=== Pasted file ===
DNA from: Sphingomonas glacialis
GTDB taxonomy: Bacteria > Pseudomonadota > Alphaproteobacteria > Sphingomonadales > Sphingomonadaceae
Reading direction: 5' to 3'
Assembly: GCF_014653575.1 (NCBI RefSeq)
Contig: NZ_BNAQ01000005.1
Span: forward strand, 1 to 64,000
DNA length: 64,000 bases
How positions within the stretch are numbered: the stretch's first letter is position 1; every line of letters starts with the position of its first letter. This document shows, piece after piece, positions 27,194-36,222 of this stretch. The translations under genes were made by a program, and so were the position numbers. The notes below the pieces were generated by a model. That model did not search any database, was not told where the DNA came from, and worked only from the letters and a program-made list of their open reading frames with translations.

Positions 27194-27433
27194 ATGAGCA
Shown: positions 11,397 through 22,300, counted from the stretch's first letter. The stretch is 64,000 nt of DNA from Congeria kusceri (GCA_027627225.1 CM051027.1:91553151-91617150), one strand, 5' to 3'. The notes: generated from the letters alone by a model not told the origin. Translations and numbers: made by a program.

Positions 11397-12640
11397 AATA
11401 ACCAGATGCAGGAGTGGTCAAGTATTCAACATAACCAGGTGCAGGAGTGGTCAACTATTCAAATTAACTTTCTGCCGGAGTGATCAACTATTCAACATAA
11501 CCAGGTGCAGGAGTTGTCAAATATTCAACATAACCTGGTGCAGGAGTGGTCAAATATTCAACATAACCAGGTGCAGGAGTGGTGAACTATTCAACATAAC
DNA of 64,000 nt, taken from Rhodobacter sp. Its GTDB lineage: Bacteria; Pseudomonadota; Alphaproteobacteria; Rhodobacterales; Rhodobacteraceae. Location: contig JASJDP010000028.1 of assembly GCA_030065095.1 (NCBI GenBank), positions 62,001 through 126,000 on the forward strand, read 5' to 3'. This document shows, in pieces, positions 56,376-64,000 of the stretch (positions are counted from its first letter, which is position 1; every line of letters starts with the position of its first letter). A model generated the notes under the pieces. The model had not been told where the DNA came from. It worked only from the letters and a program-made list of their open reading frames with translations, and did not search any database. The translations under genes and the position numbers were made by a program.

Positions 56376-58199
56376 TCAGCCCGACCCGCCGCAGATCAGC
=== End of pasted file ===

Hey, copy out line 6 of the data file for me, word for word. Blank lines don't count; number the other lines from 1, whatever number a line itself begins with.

Span: forward strand, 1 to 64,000